I wanted to provide an update on the state of the Professor Garfield project since my project team started working on it last spring.
Professor Garfield was designed to serve as a world leader in the direct, free delivery of innovative and motivational digital learning content with a primary emphasis on children’s literacy and creative expression. However, in recent years, the dialogue about literacy education has evolved. In the information age, digital skills are central to being successful in our highly connected Internet society. Over the course of a year, our team has used a five-step design thinking process to begin to position the Professor Garfield website as the leading voice in digital literacy education. The team conducted research in parallel to generating ideas in brainstorming sessions with in-service and pre-service teachers. From this, the team developed a framework and a medium-fidelity prototype. The prototype was designed to demonstrate how our framework could be incorporated into the new Professor Garfield website. The framework developed for the project is listed below.
- Play: Students play an existing PGF module updated in HTML.
- Create: Students create content that teaches them digital literacy skills
- Achieve: Students receive constructive feedback and awards.
With a developed framework and full support from the Professor Garfield board, our team has shifted our focus to answering this question: How might we design age-appropriate activities that foster digital literacy? Specifically, our team is looking at potential activities that could support Orson’s Farm and Knowledge Box, both pre-existing modules.
Using our relationship with Ball State University Teacher’s College, our team holds weekly brainstorming sessions with twenty Elementary Education students. These brainstorming sessions allow the team to empathize with pre-service teachers as well as generate ideas that can develop into digital literacy activities. Last week, we challenged students to design two activities that meet an Indiana K-2 Computer Science standard while also fostering creativity, one of the eight petals of digital literacy.
After gathering the students work, the team creates paper prototypes. These prototypes are quick and dirty sketches that allow in-service teachers to imagine what an activity may look like, and determine if it is successful. This helps us identify if the activity meets standards, is age-appropriate and if it can be successfully implemented in the classroom. Our goal is to continue to evolve the ideas and create fully functional prototypes by the end of the semester. Our next step is to expand the scope of our brainstorming. After receiving approval from Ball State’s Institutional Review Board, a committee established to review and approve research involving human subjects, our team will begin holding similar brainstorming sessions with Burris Elementary School teachers. Working with in-service teachers will allows us to gain a greater understanding of what is feasible in the K-5 classroom.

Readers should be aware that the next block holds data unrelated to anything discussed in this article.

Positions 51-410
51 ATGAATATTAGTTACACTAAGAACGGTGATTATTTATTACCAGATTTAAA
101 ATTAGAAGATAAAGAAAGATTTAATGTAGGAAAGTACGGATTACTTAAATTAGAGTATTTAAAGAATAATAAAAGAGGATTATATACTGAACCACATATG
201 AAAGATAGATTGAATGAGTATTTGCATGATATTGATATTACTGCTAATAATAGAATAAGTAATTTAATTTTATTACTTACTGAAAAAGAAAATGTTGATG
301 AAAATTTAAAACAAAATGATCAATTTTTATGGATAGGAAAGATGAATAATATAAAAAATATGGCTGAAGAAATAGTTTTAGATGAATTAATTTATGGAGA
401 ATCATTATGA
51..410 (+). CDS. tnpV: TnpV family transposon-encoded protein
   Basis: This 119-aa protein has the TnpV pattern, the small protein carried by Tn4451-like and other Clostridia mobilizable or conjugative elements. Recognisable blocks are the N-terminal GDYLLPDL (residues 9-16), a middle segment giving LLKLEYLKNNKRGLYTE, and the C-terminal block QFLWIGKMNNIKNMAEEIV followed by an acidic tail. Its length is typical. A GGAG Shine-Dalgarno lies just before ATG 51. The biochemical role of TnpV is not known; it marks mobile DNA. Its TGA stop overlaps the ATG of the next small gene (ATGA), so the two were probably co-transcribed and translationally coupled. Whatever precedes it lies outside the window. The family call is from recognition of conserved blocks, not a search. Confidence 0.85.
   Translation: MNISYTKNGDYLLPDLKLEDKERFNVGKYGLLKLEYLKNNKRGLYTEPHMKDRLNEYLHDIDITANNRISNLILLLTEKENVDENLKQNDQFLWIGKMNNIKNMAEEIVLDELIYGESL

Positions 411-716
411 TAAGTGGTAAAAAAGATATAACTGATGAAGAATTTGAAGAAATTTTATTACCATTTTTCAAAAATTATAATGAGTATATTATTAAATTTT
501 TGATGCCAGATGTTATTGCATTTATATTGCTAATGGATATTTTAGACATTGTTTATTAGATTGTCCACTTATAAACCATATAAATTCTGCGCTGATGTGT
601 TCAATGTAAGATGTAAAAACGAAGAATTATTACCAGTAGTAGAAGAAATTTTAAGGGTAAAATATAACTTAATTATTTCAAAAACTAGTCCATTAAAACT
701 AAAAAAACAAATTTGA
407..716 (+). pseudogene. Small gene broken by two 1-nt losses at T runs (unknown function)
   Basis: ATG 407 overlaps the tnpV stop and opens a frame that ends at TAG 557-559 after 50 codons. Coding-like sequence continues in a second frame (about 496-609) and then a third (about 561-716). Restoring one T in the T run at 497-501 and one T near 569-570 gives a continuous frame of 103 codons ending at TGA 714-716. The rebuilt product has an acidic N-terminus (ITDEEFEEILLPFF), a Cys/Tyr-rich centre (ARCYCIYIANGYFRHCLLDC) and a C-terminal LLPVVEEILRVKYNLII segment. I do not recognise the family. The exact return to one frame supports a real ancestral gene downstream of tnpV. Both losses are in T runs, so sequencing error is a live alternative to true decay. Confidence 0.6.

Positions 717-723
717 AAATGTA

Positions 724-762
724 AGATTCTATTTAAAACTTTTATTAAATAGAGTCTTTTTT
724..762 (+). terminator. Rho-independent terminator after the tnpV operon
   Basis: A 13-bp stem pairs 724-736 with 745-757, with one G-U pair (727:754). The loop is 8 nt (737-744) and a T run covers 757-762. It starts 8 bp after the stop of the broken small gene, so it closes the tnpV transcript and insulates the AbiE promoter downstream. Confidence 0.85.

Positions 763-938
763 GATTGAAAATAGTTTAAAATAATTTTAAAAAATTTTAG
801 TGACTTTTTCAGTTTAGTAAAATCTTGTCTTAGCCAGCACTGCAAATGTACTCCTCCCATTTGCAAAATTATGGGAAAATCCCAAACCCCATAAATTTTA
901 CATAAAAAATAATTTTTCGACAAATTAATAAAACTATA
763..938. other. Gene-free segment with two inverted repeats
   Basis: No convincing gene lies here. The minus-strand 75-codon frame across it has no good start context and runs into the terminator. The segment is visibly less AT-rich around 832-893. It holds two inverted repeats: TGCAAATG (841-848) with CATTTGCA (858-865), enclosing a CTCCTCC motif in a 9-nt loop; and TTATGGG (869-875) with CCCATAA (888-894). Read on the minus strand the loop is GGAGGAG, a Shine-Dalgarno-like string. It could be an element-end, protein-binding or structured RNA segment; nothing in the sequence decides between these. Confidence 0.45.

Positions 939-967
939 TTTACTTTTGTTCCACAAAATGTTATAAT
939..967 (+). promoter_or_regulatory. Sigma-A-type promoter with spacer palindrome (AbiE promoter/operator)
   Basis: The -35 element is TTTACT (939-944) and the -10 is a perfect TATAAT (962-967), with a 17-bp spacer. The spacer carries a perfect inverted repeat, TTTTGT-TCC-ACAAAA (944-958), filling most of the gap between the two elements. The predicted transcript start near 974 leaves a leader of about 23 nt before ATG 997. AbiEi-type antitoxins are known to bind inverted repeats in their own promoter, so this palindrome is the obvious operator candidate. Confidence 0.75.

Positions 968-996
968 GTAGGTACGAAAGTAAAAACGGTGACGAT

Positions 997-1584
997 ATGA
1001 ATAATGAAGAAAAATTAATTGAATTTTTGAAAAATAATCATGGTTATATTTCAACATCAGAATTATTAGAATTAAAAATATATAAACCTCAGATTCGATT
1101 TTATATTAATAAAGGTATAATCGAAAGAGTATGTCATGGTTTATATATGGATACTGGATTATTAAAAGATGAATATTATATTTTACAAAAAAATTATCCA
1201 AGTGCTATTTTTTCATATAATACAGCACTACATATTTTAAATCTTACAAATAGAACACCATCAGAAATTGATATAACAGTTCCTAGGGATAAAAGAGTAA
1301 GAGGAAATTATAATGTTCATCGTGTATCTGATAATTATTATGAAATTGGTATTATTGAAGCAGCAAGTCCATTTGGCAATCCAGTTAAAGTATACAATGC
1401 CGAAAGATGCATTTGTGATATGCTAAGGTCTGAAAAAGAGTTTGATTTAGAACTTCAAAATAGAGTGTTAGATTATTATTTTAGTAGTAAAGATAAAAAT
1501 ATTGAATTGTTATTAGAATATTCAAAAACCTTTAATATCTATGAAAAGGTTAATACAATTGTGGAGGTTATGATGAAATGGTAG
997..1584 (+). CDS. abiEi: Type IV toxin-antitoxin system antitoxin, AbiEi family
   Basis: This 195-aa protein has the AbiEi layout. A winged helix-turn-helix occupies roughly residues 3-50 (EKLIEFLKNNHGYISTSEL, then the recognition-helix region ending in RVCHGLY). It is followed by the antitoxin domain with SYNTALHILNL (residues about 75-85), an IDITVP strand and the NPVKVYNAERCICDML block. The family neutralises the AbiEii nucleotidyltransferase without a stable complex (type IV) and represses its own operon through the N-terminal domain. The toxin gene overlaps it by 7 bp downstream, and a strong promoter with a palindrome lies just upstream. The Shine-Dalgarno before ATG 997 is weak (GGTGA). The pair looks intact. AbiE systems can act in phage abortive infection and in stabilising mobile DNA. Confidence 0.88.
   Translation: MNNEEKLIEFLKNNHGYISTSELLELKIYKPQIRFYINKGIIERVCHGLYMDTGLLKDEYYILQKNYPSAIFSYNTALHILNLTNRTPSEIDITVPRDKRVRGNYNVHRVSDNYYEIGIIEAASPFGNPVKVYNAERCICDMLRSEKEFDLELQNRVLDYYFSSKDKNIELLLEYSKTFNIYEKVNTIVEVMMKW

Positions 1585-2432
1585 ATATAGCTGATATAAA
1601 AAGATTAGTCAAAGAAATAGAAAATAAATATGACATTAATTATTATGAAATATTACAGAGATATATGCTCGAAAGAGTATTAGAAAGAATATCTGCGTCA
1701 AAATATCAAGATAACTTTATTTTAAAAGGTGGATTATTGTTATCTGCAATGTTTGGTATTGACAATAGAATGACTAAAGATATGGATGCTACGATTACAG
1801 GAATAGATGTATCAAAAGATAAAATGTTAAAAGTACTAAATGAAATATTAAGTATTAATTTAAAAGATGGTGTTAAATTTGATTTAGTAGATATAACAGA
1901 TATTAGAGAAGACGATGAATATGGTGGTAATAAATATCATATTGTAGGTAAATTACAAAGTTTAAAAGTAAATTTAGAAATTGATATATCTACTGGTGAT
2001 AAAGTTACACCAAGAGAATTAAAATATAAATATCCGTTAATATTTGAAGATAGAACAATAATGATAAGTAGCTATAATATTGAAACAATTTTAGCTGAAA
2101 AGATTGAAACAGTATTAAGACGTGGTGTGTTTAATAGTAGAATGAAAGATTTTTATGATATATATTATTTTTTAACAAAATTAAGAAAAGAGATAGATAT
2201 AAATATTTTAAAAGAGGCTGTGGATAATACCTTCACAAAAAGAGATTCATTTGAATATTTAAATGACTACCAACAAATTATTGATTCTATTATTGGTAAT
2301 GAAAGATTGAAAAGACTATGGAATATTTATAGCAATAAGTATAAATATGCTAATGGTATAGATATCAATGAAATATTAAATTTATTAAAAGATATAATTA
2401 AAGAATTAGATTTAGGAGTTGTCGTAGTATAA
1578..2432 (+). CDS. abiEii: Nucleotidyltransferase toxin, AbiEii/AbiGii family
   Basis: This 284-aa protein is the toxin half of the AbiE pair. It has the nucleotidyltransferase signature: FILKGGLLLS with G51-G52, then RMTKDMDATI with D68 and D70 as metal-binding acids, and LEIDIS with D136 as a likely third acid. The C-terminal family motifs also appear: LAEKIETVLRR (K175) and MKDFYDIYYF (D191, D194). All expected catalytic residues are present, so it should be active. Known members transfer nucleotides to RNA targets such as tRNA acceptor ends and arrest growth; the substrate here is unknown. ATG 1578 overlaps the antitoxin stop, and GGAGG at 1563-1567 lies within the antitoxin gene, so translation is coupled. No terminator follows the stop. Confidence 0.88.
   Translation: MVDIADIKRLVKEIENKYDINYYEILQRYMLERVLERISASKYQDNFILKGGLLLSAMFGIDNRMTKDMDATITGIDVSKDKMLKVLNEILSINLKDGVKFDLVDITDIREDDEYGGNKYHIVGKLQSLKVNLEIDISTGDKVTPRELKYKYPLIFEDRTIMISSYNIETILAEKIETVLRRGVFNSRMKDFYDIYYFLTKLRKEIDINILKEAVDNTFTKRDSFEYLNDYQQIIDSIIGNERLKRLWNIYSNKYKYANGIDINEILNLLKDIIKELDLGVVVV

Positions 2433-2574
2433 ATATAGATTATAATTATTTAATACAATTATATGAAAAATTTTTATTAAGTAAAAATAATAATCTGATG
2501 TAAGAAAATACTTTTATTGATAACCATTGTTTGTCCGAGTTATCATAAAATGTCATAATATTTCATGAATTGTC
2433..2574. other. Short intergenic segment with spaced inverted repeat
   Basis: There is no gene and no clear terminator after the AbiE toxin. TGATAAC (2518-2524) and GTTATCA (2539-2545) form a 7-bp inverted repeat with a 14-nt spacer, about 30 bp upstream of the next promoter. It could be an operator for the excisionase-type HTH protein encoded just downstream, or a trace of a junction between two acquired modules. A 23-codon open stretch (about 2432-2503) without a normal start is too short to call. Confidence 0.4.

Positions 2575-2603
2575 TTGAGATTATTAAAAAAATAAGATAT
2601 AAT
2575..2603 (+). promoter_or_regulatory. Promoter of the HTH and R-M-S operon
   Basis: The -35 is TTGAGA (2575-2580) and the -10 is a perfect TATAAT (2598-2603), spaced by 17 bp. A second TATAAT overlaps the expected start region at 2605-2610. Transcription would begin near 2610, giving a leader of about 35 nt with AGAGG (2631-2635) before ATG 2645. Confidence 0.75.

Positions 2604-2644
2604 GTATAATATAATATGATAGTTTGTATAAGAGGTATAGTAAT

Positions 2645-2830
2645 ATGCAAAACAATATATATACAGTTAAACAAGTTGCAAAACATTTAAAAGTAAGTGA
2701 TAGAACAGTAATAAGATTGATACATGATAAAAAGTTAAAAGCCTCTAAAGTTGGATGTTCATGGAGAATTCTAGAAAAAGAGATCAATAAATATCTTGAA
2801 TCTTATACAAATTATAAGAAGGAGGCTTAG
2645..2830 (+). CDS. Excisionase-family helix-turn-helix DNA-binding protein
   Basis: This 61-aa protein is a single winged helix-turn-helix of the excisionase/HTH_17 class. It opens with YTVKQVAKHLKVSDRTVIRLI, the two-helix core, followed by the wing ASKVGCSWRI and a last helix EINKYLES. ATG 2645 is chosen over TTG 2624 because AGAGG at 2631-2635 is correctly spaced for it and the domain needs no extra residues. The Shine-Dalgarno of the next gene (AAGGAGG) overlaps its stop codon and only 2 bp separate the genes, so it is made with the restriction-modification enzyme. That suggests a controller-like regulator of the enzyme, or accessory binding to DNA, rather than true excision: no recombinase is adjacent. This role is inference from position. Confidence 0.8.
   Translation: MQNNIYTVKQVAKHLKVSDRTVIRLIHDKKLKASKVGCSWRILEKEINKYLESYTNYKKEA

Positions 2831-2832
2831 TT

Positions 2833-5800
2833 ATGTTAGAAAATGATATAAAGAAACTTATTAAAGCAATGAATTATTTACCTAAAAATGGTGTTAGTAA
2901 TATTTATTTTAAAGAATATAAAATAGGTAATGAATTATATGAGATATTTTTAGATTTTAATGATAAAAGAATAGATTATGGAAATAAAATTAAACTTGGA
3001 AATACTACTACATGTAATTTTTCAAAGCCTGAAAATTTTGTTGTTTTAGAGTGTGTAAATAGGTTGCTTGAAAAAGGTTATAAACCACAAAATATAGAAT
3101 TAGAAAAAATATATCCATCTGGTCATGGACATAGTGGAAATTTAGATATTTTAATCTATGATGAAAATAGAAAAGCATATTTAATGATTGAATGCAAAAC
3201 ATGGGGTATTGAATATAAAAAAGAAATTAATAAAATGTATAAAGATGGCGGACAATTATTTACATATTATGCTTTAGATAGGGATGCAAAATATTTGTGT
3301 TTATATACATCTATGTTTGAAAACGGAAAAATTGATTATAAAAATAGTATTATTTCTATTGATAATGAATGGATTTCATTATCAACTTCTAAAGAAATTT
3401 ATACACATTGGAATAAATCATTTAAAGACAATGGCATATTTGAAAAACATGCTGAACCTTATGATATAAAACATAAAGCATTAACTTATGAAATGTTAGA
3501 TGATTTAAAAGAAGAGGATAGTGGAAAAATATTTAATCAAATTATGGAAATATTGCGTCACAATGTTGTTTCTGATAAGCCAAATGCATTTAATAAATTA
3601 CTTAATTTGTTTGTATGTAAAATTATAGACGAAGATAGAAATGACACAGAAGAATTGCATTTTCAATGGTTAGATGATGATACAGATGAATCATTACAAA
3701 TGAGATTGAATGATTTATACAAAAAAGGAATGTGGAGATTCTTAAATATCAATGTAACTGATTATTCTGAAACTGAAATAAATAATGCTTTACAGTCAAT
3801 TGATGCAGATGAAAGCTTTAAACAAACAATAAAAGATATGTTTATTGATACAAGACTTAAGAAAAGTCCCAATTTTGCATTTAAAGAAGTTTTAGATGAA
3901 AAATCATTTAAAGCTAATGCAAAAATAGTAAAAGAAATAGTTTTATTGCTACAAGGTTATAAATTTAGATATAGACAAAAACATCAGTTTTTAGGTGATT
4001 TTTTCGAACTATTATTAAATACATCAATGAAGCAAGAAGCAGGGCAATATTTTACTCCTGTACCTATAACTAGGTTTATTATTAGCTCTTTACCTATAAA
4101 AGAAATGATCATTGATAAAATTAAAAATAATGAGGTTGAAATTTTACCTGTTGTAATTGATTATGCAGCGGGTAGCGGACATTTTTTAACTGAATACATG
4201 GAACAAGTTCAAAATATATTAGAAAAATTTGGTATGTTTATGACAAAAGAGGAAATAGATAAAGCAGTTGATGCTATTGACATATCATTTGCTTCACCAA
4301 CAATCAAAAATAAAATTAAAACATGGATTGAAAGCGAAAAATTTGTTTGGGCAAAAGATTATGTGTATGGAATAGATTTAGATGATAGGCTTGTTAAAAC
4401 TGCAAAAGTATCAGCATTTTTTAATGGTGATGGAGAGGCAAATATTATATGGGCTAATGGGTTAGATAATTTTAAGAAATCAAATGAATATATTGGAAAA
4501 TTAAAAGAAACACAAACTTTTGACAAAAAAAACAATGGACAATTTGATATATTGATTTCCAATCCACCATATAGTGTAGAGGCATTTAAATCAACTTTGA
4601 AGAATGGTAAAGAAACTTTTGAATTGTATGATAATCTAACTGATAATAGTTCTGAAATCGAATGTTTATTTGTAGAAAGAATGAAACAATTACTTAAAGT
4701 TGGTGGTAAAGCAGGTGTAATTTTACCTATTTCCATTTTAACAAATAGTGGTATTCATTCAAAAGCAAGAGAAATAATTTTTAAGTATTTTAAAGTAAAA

Aside from brainstorming and prototyping, our team has worked hard to develop a digital literacy survey that will be distributed nationally. The goal of this survey is to better understand teachers perceptions and classroom practices related to digital literacy instruction. By understanding the current state of digital literacy, we can begin to better understand how to support teachers and their students in their digital literacy efforts.
Working on this survey, as well as designing brainstorming protocol has been particularly challenging for our team. There is a not a single definition for digital literacy. Our team struggled to balance how to phrase our questions. If the questions were bogged down with our specific jargon, the data was tampered because we swayed how the teacher answered. In contrast, if too little information was provided, answers would realm outside of our particular definition of digital literacy. To counteract this behavior, we removed the direct phrasing from our definition and inserted language that allows a teacher to answer the question while still providing valuable data. For example, our original survey provided the definition of meaning making then prompted teachers: I teach functional meaning making. To modify this question we instead asked: What type of homework do you assign that requires students to use technology? In order to validate the study, the team is reaching out to digital literacy experts to review the questions and conducting a focus group with teachers. In the focus group teachers will be asked to define their interpretation of the question. If the group agrees with their answer, the question is not flawed.
We’ll continue writing updates as we progress with this project – we are incredibly excited to see where it leads.